Featured Technical Communicator: Rosalie Chamberlain

December 2023

A headshot of Rosalie Chamberlain, smiling.Rosalie is a self-employed Policy Analyst and Technical Writer. She has 25 years’ experience in communications and has focused a lot of that time on writing clear policies for businesses and government organisations. Check out her website:

Rapco Limited

How long have you been a technical communicator and how did you start out?

I’ve worked in the communications space for about 25 years in various roles. For the last 15 years, I’ve worked as a contractor in Wellington, helping businesses and the government create clear policies, content and communications. I focus on ensuring that business content is concise, written in plain language and up to date with current legislation and standards.

I completed a Bachelor of Commerce and Administration at Victoria University of Wellington. I worked at various organisations in marketing, public relations, communications and IT. Working with technical content early in my career helped me to learn how to make complex information simple.

I worked in London for five years in communications and management roles for global telecommunications companies. When I moved back to New Zealand and started a family, I set up my business so I could work flexibly. I was fortunate to start contracting with a previous employer, writing and editing the Standards Magazine and developing web content.

After that, I started working on content and policy writing projects in the public service. Along the way, I’ve developed transferable skills and valuable knowledge that I can apply to my work. My ability to understand the strategic implications of issues and technical writing background has helped me move into policy analysis and development.

What does a typical work day look like for you?

I’m organised and will start my day with a list of things to do, in priority order. That helps me to manage my workflow. I regularly update my project plan and check in with my client to ensure I’m meeting their requirements.

I usually do the hardest and most important item first while I have energy earlier in the day. I work flexibly and remotely, which helps me to balance by work life and personal life. For me, this means working part time and from home. I have online or face to face meetings with clients as needed.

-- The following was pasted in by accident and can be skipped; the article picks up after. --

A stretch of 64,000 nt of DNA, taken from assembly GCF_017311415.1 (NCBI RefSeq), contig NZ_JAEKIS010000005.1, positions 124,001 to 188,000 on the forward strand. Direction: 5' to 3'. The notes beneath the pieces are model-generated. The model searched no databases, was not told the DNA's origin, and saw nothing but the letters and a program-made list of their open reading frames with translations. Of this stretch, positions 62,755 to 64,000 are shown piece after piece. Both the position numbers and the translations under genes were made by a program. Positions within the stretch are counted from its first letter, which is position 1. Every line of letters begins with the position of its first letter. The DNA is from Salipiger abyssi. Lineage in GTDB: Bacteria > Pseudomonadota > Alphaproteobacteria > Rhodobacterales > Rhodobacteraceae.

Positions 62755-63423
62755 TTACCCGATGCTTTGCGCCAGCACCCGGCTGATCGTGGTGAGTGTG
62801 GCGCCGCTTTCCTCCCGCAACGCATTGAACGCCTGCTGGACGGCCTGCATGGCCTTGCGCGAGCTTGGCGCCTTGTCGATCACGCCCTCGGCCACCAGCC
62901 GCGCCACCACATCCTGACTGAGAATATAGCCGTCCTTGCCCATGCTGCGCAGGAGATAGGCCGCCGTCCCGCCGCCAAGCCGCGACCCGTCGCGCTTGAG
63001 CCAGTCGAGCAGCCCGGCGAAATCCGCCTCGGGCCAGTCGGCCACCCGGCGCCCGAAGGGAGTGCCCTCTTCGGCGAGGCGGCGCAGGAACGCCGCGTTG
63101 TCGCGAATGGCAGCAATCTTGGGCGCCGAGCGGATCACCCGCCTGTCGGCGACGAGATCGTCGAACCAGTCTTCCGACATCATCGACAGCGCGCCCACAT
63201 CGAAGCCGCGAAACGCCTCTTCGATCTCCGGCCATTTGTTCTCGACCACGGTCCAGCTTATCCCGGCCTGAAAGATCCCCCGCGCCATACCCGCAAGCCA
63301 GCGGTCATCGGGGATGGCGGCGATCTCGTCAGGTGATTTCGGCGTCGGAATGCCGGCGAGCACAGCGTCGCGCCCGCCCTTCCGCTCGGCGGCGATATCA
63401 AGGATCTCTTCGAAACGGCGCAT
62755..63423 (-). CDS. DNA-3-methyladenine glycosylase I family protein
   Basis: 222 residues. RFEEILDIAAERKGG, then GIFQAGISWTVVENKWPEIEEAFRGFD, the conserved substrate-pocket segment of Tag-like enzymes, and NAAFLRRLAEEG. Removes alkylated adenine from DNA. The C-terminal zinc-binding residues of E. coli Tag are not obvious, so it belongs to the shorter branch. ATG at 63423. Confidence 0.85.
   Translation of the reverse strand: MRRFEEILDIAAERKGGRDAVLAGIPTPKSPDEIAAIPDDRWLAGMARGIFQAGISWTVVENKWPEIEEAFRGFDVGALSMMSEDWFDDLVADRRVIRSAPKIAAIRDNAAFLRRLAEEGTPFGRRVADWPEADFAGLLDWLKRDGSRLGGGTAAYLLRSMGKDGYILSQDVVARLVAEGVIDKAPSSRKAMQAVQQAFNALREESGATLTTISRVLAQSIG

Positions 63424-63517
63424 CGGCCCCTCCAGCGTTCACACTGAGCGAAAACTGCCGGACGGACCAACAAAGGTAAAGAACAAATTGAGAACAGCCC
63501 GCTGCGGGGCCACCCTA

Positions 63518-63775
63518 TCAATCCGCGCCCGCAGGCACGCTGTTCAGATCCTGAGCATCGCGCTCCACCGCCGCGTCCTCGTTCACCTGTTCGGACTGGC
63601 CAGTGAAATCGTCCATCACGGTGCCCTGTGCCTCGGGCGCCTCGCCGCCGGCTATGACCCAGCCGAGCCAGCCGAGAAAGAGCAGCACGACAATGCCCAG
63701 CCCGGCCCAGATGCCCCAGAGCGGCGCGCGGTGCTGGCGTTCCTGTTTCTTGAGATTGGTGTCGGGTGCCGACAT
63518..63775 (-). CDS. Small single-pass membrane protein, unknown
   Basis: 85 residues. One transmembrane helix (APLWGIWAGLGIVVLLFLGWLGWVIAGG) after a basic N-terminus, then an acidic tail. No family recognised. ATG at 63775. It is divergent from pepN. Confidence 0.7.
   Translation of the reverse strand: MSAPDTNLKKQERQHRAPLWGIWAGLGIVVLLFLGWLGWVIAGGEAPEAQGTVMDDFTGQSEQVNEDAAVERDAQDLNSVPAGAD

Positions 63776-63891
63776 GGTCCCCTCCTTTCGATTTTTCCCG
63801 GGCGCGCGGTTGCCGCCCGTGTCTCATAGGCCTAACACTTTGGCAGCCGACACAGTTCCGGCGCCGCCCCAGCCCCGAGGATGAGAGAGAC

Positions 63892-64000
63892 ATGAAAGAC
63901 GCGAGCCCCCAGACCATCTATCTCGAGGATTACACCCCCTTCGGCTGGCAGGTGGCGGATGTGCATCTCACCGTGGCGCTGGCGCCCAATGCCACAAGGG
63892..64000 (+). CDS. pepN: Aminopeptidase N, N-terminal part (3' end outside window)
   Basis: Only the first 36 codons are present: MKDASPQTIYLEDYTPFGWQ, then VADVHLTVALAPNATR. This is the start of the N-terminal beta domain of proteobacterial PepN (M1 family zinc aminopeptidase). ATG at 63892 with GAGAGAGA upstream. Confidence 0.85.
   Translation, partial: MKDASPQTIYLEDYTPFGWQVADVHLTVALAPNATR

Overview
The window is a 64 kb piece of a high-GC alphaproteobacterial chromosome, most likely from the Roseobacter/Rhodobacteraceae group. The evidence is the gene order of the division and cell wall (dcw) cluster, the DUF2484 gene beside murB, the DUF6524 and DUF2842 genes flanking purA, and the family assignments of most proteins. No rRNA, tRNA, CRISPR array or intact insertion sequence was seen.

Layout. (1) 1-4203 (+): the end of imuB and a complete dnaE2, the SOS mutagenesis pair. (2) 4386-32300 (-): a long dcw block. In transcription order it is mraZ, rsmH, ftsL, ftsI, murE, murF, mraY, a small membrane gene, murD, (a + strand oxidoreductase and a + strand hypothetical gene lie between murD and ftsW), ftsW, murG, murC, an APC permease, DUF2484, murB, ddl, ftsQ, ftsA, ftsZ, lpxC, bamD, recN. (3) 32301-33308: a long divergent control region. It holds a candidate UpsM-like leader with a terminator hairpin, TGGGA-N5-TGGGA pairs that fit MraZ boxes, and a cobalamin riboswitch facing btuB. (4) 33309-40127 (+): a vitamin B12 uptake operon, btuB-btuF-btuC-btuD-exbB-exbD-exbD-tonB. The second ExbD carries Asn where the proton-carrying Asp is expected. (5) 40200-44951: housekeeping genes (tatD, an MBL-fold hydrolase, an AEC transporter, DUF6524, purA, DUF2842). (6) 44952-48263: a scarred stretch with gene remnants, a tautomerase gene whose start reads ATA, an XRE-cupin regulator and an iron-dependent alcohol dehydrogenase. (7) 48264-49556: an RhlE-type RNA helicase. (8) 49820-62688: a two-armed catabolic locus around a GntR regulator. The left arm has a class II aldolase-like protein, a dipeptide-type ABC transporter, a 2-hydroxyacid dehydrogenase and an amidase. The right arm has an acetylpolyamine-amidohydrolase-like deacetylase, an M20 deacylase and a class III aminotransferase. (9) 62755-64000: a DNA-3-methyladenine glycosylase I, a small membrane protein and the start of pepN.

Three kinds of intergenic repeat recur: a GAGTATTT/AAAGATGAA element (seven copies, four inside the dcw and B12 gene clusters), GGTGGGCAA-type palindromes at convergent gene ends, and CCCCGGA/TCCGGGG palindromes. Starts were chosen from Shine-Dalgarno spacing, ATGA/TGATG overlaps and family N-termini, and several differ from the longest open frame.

What kind of content do you create?

I currently work on projects as the lead policy analyst and technical writer. Mostly I develop policies, which set out objectives, principles and mandatory requirements/high-level business rules at an organisation. I develop content to help my clients improve strategy, compliance and workplace safety. My work involves:

  • scoping the programme of work:
    • project management, agreeing deliverables and user requirements
    • setting up the project plan, content development plan, templates and consultation timelines
    • completing audits of current content
  • drafting documents:
    • seeking input, doing research and finding up to date, best practice content
    • business analysis to identify issues and develop solutions to improve the content
    • developing policies, standards, processes, procedures, guidelines and flowcharts
    • explaining legislative changes and simplifying operational policy into plain language
  • improving readability, reviewing feedback and editing documents
  • getting Board, Chief Executive or senior leadership team approval of policies or documents
  • developing stakeholder engagement and communications plans, online policy hubs and key messages to launch new policies or systems.

Do you work with subject matter experts or product owners? How?